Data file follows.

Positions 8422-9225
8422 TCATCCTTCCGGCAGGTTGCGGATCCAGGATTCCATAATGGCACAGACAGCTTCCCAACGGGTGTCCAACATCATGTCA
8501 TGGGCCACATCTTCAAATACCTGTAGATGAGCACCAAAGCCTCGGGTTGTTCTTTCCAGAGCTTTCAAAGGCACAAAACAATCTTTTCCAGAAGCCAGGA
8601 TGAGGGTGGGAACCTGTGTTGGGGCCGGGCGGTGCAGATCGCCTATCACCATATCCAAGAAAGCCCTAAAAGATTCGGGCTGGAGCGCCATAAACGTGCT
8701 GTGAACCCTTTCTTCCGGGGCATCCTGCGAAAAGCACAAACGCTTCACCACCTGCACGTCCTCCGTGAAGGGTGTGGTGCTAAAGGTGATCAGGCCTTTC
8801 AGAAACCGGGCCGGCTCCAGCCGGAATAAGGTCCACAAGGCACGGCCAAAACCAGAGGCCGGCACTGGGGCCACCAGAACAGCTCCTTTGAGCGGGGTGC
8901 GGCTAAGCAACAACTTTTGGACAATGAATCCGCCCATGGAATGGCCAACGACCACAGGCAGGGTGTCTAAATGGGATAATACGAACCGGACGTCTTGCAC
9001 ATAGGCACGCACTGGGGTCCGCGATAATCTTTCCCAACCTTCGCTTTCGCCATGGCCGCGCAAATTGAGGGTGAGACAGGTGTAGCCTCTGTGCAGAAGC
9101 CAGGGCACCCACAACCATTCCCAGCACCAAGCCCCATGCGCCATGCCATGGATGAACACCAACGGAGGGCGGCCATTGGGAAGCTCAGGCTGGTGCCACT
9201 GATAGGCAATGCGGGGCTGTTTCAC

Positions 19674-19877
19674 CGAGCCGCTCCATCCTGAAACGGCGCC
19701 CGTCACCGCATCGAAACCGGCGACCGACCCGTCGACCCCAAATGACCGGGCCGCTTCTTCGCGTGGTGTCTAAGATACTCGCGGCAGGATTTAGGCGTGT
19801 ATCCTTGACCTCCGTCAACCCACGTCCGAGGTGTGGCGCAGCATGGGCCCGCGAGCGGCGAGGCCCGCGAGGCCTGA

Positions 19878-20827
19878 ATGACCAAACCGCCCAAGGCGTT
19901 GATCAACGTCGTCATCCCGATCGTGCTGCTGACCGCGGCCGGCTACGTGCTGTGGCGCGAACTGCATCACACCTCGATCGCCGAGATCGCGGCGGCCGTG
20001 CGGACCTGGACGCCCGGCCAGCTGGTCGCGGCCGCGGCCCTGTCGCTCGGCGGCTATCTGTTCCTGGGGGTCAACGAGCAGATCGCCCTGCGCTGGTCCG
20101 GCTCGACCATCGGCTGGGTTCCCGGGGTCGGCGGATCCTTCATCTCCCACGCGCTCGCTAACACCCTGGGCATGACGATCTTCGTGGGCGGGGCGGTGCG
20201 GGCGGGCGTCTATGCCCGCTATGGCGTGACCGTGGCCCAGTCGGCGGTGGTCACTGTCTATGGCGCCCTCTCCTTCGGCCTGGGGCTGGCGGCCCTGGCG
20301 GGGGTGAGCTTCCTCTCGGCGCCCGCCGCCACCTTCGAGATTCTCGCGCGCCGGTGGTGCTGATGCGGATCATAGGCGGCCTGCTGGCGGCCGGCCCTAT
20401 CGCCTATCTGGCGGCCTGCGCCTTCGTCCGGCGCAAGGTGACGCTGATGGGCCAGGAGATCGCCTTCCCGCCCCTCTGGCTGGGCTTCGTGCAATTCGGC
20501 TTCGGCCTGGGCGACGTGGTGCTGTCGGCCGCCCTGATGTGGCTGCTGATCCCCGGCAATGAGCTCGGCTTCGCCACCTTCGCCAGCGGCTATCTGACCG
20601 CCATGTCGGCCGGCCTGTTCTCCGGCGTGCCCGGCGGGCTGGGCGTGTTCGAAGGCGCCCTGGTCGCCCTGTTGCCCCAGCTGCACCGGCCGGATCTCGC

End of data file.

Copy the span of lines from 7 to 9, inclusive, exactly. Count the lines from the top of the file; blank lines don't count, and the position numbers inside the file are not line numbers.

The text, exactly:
8901 GGCTAAGCAACAACTTTTGGACAATGAATCCGCCCATGGAATGGCCAACGACCACAGGCAGGGTGTCTAAATGGGATAATACGAACCGGACGTCTTGCAC
9001 ATAGGCACGCACTGGGGTCCGCGATAATCTTTCCCAACCTTCGCTTTCGCCATGGCCGCGCAAATTGAGGGTGAGACAGGTGTAGCCTCTGTGCAGAAGC
9101 CAGGGCACCCACAACCATTCCCAGCACCAAGCCCCATGCGCCATGCCATGGATGAACACCAACGGAGGGCGGCCATTGGGAAGCTCAGGCTGGTGCCACT